• pounding heart rate
    • sweating
    • shaking
    • feeling sick

The recommended treatment for Social Anxiety is High Intensity Cognitive Behavioural Therapy. In your assessment with us, we will discuss your symptoms and next steps for support.

People with Health Anxiety find they are worried about their health and being ill constantly. These worries can become so severe that they take over everything else in your life. Symptoms can include:

  • checking in with you GP regularly to seek reassurance there is nothing wrong
  • searching for symptoms and conditions online
  • avoiding anything that reminds you of illness, or you think might make you ill
  • continuous worry that tests and your doctor have missed something
  • checking you body for anything that feels wrong or "off", and over-focusing on this

The recommended treatment for Health Anxiety is High Intensity Cognitive Behavioural Therapy. In your assessment with us, we will discuss your symptoms and next steps for support.

People can experience traumatic events in their life where they felt their life was threatened, suffered a near death experience, witnessed the death of someone else, or was abused and couldn't escape. For a number of people these events can have a huge impact on their life after the event. In cases of PTSD people who have experienced a traumatic event can experience 3 main symptoms:

  • re-living the event long after the event has passed (e.g. intrusive thoughts that suddenly come to you, finding yourself feeling or acting like you are back in the traumatic situation, dreams about the traumatic event)
  • avoidance of reminders of the event (e.g. not going out to places that remind you of the event, avoiding people that remind you of the event, changing behaviour and isolating at times of anniversaries, avoiding 'triggers' or triggering situations, unable to remember aspects of the trauma, avoid talking about the trauma)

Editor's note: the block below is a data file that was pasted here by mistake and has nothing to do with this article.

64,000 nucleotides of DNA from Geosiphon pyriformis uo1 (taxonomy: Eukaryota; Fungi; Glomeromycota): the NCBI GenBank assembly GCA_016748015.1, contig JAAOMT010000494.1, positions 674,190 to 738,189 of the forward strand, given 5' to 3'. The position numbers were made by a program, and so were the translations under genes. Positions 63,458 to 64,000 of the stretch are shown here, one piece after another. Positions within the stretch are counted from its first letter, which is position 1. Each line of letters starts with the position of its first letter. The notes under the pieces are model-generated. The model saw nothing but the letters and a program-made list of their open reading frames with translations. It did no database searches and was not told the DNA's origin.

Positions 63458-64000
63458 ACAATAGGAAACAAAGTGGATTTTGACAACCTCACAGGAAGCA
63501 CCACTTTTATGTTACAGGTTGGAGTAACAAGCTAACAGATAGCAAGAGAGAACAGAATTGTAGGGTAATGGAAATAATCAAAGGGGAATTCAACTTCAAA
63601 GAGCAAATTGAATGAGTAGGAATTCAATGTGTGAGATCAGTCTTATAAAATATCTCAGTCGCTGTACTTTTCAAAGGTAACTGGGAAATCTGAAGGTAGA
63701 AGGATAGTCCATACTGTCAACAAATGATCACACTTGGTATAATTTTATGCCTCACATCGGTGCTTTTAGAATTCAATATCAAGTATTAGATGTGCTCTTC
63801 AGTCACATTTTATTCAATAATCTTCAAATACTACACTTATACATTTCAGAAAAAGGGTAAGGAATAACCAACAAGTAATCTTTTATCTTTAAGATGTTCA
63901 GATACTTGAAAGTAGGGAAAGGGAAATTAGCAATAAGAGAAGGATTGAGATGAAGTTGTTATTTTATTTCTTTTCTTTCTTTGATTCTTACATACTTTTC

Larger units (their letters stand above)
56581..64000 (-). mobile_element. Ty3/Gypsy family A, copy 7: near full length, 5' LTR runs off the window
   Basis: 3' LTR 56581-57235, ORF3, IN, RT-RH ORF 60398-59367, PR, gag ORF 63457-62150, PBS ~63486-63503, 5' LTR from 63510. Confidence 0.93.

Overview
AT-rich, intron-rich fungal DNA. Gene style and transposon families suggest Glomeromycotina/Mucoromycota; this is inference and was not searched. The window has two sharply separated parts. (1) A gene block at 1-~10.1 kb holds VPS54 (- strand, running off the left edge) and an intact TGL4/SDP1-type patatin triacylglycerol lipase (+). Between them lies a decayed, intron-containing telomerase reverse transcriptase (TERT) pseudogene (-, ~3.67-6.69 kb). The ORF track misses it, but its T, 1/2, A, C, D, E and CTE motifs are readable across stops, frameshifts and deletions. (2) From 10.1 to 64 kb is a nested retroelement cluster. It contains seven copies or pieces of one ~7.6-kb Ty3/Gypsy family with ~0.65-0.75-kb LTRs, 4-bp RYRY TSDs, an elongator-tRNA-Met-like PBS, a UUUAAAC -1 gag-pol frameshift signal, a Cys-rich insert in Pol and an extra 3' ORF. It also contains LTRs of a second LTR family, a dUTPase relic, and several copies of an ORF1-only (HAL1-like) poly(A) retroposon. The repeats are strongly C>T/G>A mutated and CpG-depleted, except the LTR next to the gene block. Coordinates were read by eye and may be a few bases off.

• feelings of being on-guard or hypervigilant (e.g. getting very upset, extreme physical sensations, exaggerated startle response, being jumpy and easily startled)

These are normal reactions to unusual traumatic events and can typically last up to 4 weeks after the trauma. However, if these symptoms last for over 4 weeks, then you may need trauma focussed talking therapy to assist you overcome the after effects of the trauma.

There are different recommend treatments for PTSD. These include High Intensity Trauma focussed cognitive behavioural therapies (TF-CBT) or Eye Movement Desensitisation & Reprocessing therapy (EMDR). Your therapist will discuss with you the best option for your needs when you enter treatment.

When you experience OCD, you will experience intrusive thoughts, urges, or images that feel bad, distressing, repugnant or unacceptable. You may doubt yourself and seek to 'neutralise' these thoughts, images, urges by doing certain actions or behaviours that make them vanish or suppresses them in some way.

The problem is that these actions may feel like they reduce anxiety in the short term, but do not last long and can make your distress worse over the long term by creating a vicious cycle. These actions can include:

  • washing hands
  • counting backwards
  • putting things in order
  • having specific rituals
  • checking repeatedly

Everyone has a degree of these thoughts and actions, however OCD is when these normal experiences start to grow and have an impact on your life and it begins to feel like the OCD is in control and not you.

We offer the recommended treatments of Low intensity Cognitive Behavioural Therapy (Guided Self-Help) for OCD, with Exposure and Response Prevention (ERP). For some, a higher intensity type of support will be needed and we also offer High Intensity CBT for OCD, also with ERP.